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Five Steps for Building Trust in an Election Year

It’s become cliché to say “this is the most important election of our lifetimes,” but in 2024 the cliché has more truth to it than usual. 

In this pivotal election year, there will be an unprecedented amount of disinformation and misinformation fueled by highly-accessible content generation tools (think: deepfakes), global conflicts and anti-democratic sentiment bubbling up. Because of this confluence of forces, it’s more important than ever that civil society actively work to build trust and combat misinformation.

Recently, the Bipartisan Policy Center, the States United Democracy Center, and the Integrity Institute administered a national poll exploring how American voters get their information and what they trust. Some of their key findings include: Americans are more confident in accurate vote counts locally (74%) than nationwide (64%); election officials are the best authoritative source for election information, but their low visibility makes it important for news commentators and candidates to amplify factual election information; and nearly half of Americans feel positively toward learning new information via social media, but misinformation remains a top negative experience. 

As we think about what actions organizations can take in a likely rough and contentious year, where people are looking for voices and institutions they can turn to and believe, here are five steps based on learnings from our guides, Replenishing Trust and Just Truth, that will help.


1. Listen and engage at the local community level, where you’re more likely to build more trust.

One way to do this is by building and investing in local network infrastructure. On the topic of trust, Scott Simpson, managing director of campaigns and programs at The Leadership Conference on Civil and Human Rights, which released “Roadmap to the 2030 Census” for community-based organizations, shared with us that there are significant opportunities to build trust at the local and chapter levels, right now.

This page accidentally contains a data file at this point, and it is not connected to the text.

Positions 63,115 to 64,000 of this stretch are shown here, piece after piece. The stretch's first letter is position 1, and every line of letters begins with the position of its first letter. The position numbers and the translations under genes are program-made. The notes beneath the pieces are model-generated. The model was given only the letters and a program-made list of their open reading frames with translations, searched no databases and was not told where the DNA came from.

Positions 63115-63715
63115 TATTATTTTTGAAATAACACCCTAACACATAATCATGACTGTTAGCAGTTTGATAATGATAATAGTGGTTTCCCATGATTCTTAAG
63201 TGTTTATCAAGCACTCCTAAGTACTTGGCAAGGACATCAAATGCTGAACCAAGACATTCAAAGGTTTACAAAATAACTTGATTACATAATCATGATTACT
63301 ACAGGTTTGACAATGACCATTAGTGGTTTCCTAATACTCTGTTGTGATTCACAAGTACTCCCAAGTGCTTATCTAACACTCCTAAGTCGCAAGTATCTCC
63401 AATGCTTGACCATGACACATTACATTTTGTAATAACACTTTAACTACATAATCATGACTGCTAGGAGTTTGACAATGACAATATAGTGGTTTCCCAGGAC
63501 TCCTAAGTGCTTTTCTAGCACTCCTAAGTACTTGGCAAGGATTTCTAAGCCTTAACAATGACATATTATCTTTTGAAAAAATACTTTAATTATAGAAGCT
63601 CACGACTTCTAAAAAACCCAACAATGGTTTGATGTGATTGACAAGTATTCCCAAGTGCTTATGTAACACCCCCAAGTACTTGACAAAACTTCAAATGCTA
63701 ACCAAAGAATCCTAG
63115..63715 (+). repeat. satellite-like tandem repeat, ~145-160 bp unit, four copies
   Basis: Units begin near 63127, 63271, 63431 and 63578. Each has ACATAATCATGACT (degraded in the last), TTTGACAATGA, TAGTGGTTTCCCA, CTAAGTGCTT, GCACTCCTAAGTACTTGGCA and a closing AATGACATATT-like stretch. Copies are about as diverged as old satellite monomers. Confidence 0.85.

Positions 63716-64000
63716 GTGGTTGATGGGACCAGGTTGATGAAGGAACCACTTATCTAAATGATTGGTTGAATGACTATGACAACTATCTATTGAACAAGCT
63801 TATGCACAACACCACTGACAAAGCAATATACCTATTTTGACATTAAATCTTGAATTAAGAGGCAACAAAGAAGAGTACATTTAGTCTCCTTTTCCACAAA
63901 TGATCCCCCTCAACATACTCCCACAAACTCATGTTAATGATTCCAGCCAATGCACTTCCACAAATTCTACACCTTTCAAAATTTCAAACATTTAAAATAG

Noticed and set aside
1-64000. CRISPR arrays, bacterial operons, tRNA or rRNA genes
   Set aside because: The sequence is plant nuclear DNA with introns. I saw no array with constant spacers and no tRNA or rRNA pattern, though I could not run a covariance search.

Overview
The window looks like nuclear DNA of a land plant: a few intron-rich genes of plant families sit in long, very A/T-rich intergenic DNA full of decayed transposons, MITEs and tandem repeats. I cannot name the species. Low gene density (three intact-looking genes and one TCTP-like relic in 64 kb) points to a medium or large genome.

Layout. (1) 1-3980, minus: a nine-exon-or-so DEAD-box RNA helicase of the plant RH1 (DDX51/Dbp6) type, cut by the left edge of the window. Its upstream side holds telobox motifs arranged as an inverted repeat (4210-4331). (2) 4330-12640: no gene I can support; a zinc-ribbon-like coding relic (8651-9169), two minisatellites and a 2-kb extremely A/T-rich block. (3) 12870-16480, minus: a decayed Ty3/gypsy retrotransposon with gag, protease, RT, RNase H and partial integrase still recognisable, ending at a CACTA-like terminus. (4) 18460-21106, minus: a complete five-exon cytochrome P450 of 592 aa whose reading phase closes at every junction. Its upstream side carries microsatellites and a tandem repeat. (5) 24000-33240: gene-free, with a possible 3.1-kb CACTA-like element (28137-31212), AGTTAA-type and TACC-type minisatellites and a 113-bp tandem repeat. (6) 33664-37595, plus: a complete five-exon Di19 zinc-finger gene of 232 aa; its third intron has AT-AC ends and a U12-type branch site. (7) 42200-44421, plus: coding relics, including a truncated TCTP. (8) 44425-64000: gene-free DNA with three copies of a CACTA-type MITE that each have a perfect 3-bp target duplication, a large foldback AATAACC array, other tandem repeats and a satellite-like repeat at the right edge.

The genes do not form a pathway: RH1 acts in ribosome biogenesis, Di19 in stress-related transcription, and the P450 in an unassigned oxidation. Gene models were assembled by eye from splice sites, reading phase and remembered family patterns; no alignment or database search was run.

“Local work has a lot of opportunity to build and rebuild trust around issues that are much closer to folks’ communities,” Simpson said. “It’s important for national groups to think about how they’re showing up in the communities that they are in. How are you connecting communities to their issues and making them feel empowered to have more agency over their own lives? I see great work happening when folks really go local, really listen to what folks need and figure out ways to plug in there.”

2. Create opportunities for civic participation

As organizations analyze issues and potential solutions, be intentional about inviting people to shape issues that will most directly affect them. Seek input and build in flexibility in your work to be responsive to people’s needs, wants and concerns.

For example, before the 2021 local elections in Boston, the MIT Center for Constructive Communication launched Real Talk for Change, an initiative introducing a new civic engagement infrastructure to involve the city’s residents in community-led conversations. They held discussions across more than 20 neighborhoods, gave people virtual and in-person opportunities to participate, and launched an online portal surfacing the issues they cared most about. The team then shared these insights with community-based organizations, policymakers, journalists, mayoral candidates, city council members and ultimately shaped debates, conversations and top issues in the election.